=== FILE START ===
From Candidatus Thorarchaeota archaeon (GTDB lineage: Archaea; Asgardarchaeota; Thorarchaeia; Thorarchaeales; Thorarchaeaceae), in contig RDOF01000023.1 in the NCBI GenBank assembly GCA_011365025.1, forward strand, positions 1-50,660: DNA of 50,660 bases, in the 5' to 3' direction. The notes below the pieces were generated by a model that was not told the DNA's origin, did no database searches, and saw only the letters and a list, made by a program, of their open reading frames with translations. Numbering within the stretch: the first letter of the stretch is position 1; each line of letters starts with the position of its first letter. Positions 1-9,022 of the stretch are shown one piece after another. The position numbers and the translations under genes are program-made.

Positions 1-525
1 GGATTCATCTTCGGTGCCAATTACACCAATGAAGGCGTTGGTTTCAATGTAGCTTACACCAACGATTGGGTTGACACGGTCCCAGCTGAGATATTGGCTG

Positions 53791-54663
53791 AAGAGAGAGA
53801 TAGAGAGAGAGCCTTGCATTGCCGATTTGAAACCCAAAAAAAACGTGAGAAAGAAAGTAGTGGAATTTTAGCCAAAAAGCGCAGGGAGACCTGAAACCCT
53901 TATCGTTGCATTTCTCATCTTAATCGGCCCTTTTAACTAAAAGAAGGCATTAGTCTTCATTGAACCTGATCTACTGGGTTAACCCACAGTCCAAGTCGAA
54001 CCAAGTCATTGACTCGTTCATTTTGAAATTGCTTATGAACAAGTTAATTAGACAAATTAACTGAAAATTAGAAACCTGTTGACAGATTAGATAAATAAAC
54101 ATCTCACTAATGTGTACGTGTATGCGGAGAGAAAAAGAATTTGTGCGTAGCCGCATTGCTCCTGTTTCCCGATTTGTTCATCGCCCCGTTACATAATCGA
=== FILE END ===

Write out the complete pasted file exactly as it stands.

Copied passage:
From Candidatus Thorarchaeota archaeon (GTDB lineage: Archaea; Asgardarchaeota; Thorarchaeia; Thorarchaeales; Thorarchaeaceae), in contig RDOF01000023.1 in the NCBI GenBank assembly GCA_011365025.1, forward strand, positions 1-50,660: DNA of 50,660 bases, in the 5' to 3' direction. The notes below the pieces were generated by a model that was not told the DNA's origin, did no database searches, and saw only the letters and a list, made by a program, of their open reading frames with translations. Numbering within the stretch: the first letter of the stretch is position 1; each line of letters starts with the position of its first letter. Positions 1-9,022 of the stretch are shown one piece after another. The position numbers and the translations under genes are program-made.

Positions 1-525
1 GGATTCATCTTCGGTGCCAATTACACCAATGAAGGCGTTGGTTTCAATGTAGCTTACACCAACGATTGGGTTGACACGGTCCCAGCTGAGATATTGGCTG

Positions 53791-54663
53791 AAGAGAGAGA
53801 TAGAGAGAGAGCCTTGCATTGCCGATTTGAAACCCAAAAAAAACGTGAGAAAGAAAGTAGTGGAATTTTAGCCAAAAAGCGCAGGGAGACCTGAAACCCT
53901 TATCGTTGCATTTCTCATCTTAATCGGCCCTTTTAACTAAAAGAAGGCATTAGTCTTCATTGAACCTGATCTACTGGGTTAACCCACAGTCCAAGTCGAA
54001 CCAAGTCATTGACTCGTTCATTTTGAAATTGCTTATGAACAAGTTAATTAGACAAATTAACTGAAAATTAGAAACCTGTTGACAGATTAGATAAATAAAC
54101 ATCTCACTAATGTGTACGTGTATGCGGAGAGAAAAAGAATTTGTGCGTAGCCGCATTGCTCCTGTTTCCCGATTTGTTCATCGCCCCGTTACATAATCGA